For your reading pleasure.
Y’all seem to hate it when I use the f-word. And yet, here it is. With the exception of #3 (surveillance state), this is a classic Fascist platform. I especially dig the “timeless norms.”
Note, please, that I think they are A-1 super ideas. They are also completely outside the realm of the American constitutional system as it has developed in these last 50-100 years. None of them could possibly be accomplished, at this late date, without significant bloodshed.
Again: I think these are great ideas. The first step in the dissolution of the United States was eliminating property qualifications for voting, way back when. The US was never intended to be a mass democracy — “democracy,” as the Founders understood it, meant mob rule. That’s what Mussolini was getting at, here:
Fascism is for the only liberty which can be a serious thing, the liberty of the state and of the individual in the state. Therefore for the fascist, everything is in the state, and no human or spiritual thing exists, or has any sort of value, outside the state. In this sense fascism is totalitarian, and the fascist state which is the synthesis and unity of every value, interprets, develops and strengthens the entire life of the people.
And that’s what Roissy is getting at here:
Strip wealthy oligarchs of their power over policy and the composition of the nation’s citizens. Tariffs, big tax increases on the 0.1%, improved government oversight of their backroom dealings, very high minimum wages, and laws designed to limit the ability of the super wealthy to lobby for cheap labor
I don’t want to live in a surveillance state; I want to live in a cohesive society with high trust levels that obviates the need for mass surveillance
and especially here:
Press the point that individual rights will wilt without societal norms to scaffold them.
How is such a high-trust society to be achieved, given modern technology? How can the monitoring apparatus that keeps the 0.1% on such a tight leash not be turned on the citizenry?
Only if all is folded into the state — the national state, the ethnic state. In a low-tech world, such as America c.1787-1860, this monitoring could occur at the local level, among essentially homogenous populations which were closely bonded either by religion and custom (the settled regions east of the Mississippi) or by the self-organizing near-anarchy of a universally armed entrepreneurs (the Wild West). Likeminded people monitored each other.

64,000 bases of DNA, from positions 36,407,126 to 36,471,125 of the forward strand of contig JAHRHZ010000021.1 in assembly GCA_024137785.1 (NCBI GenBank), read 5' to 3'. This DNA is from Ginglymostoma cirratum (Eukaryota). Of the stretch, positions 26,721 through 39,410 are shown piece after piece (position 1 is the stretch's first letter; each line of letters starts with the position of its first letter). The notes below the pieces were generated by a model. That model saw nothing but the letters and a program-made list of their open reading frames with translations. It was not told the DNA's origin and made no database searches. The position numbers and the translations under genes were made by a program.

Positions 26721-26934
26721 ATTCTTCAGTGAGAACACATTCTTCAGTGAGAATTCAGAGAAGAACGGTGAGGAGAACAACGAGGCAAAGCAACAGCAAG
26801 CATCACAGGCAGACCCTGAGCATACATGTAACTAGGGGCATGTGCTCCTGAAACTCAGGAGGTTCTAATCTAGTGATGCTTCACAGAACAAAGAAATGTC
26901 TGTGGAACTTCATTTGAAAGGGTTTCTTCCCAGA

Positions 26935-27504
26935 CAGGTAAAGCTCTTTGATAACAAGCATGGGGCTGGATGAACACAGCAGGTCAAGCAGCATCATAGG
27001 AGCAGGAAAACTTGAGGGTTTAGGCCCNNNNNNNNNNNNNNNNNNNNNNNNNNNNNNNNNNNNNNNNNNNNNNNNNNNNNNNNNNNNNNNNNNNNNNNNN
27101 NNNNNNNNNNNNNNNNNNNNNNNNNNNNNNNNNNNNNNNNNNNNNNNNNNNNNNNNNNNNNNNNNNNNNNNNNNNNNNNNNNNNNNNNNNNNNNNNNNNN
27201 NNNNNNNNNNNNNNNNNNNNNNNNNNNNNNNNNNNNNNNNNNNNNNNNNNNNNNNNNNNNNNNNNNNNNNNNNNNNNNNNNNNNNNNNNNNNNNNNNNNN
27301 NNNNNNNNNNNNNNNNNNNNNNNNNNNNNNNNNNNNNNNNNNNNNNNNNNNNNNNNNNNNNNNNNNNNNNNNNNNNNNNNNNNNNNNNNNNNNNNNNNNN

In a techno-industrial age, though, there’s only one way to go, and that’s up. Centralize. The state itself must be the arbiter of cultural values. They must be imposed top-down, and ruthlessly policed by the state. That’s why organizations like the Hitler Youth and the Bund Deutscher Madel were compulsory.
You need what Mussolini described as his ideal: A benign police state, basically.
Again, y’all: People want this. Many, many people. And at some point, some charismatic someone will realize that if 5% (at most) of the population can use the state to terrorize the other 95%, and enforce their will through lawfare…. well, the sky’s the limit if just 6% of the remaining 95% ever get organized. We’re seeing the first stirrings of it now, with GamerGate and Sad Puppies. Silly as those are, they’re hammering home one vital point — the total number of SJWs is actually quite small, yet they wield disproportionate influence. They look like us, they sound like us, they claim to be one of us… but they are not us. They are implacably hostile to us. They want nothing more than our downfall. Could they not be… purged?
When I say Fascism is coming, y’all, this is what I mean. Y’all think Hitler and the History Channel. I think Mussolini and Tojo. As with Our Betters, the liberals, so with any historical movement — look at what they do, not what they say. 1930s-style Fascism looked like comic opera, so we dismiss the ideas behind it. They lost the war, we think, so therefore they are Losers, and their ideas aren’t worth considering.
Their ideas had broad appeal. As proof, I offer the millions of people who died fighting for them. We’d best think very fucking carefully about that. Because those ideas are still around, and their appeal is waxing stronger by the day.